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Biggest Telescopes on the Planet.


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Biggest Telescopes.
Biggest Telescopes on the Planet.

When it comes to astronomy, size is everything. The biggest telescope on the planet is the 11-metre Hobby-Eberly on Mount Fowlkes in Texas. And the twin 10-metre Keck Telescopes perched atop Mauna Kea on the Big Island of Hawaii can work in tandem to act as an even larger telescope. But there are new observatories in the works, with Telescopes that will be 30-metres across and larger. Once these turn their gaze into the heavens, Astronomers will have some amazingly powerful tools at their disposal.

Thirty Metre Optical and Infrared ground-based Telescopes should be seeing first light in about 2011, and be fully operational by 2015. Four such instruments are in the works, CalTech’s http://www.aura-nio.noao.edu/gsmt_swg/SWG_Feb04/MB_TMT_Prog_Rpt.pdf, Gemini’s http://www.noao.edu/future/gsmt.html, Canada’s http://www.hia-iha.nrc-cnrc.gc.ca/VLOT/Reports/4840-20.pdf, and Europe’s http://www.astro.lu.se/Resources/Nordboard/Nordboardmail/nordboard/mail-html/nb_info/msg00021.html. With 100 times the speed of Hubble, and three times the resolution of the Keck instruments, these tools will help unlock some new keys to our understanding the cosmos.

Earth-based thirty-metre Telescopes are being funded, and designed now. Caltech's TMT project will undergo design reviews in 2006 and 2007 with full construction funding scheduled to be given by the Gordon and Betty Moore Foundation in July 2008. Gordon Moore [of Moore’s Law fame] was the founder of Intel. His foundation supplied a 17 million dollar grant to design the TMT in October 2003. In total the instrument is expected to cost about 800 million dollars.

Adaptive optics have proved a tremendous success, and are one reason that there will be no replacement for the Hubble telescope as a space based tool for covering the optical and near Infrared part of the spectrum. These three instruments will be getting first light with some segments about the same time that the 6.5 metre James Webb Space telescope will begin its science mission in 2011-2.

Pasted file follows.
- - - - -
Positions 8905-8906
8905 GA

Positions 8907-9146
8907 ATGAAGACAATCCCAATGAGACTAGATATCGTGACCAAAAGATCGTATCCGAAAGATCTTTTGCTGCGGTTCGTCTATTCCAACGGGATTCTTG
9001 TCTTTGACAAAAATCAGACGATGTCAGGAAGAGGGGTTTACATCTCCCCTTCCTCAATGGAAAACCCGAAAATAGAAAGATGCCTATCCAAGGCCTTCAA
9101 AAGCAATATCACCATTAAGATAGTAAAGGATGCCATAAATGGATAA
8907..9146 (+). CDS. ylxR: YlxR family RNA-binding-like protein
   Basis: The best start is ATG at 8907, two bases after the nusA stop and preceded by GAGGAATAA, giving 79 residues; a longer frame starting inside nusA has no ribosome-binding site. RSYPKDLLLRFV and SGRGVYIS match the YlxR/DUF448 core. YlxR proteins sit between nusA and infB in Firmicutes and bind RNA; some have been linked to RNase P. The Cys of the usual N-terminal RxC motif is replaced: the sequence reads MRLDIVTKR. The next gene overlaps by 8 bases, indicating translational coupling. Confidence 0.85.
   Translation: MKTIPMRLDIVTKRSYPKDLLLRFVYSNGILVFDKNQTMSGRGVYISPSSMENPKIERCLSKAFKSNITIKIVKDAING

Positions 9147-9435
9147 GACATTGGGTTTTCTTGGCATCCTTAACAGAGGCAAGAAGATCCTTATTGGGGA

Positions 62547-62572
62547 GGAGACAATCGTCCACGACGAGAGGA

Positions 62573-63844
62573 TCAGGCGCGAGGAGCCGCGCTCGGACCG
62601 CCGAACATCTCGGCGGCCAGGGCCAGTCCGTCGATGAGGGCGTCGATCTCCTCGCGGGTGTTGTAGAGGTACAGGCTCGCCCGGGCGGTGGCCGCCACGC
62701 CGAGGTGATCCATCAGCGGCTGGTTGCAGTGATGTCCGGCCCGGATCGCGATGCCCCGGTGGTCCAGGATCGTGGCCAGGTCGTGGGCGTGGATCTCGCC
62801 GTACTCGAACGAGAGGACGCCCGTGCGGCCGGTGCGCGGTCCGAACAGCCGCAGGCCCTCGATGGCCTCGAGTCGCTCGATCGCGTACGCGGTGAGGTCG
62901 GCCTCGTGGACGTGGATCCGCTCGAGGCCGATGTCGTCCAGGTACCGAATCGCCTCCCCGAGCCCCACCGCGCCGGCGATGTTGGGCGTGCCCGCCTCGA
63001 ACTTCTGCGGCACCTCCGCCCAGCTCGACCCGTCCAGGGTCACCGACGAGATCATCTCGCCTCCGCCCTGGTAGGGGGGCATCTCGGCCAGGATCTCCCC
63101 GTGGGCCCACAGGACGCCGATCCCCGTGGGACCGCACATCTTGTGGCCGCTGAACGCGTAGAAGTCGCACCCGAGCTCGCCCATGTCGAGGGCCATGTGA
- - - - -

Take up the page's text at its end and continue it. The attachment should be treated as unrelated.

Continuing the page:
Robert Gilmozzi’s OverWhelmingly Large telescope [OWL project] is also trying to get first light by 2015, but faces more financial and technical obstacles than the 30-meter instruments. If the OWL doesn’t get built in this go-around, similar designs will likely be used for the following decade.

These instruments will be able to perform many tasks that the current generation of instruments either can’t do, or would require prohibitive amounts of observing time to accomplish including the following:

  • Map the density and heavy element content of the intergalactic media from nearby to beyond z=1.5 by measuring the details absorption spectra of 100,000 QSOs.
  • Observe the Galaxy formation process by studying the movement of ionized gas clouds from z=3 to 8. Note these instruments can discern sources as close as 150 parsecs apart at z=3.
  • Chart the distortion of images of background Galaxies when looking through galactic clusters to map the presence of Dark matter to an unprecedented level of detail.
  • Chart the star populations of nearby Galaxies observing element abundances, and determining formation histories.
  • Observe planet formation around the nearest thousand new stars. This instrument will be able to resolve to 0.4AU when looking at objects 33 light-years away.
  • Detect and characterize mature planets around nearby stars.

Caltech just put up a job posting for an Observatory Scientist for the TMT project. The Thirty metre Telescopes are on their way.

Written by John A. Cross




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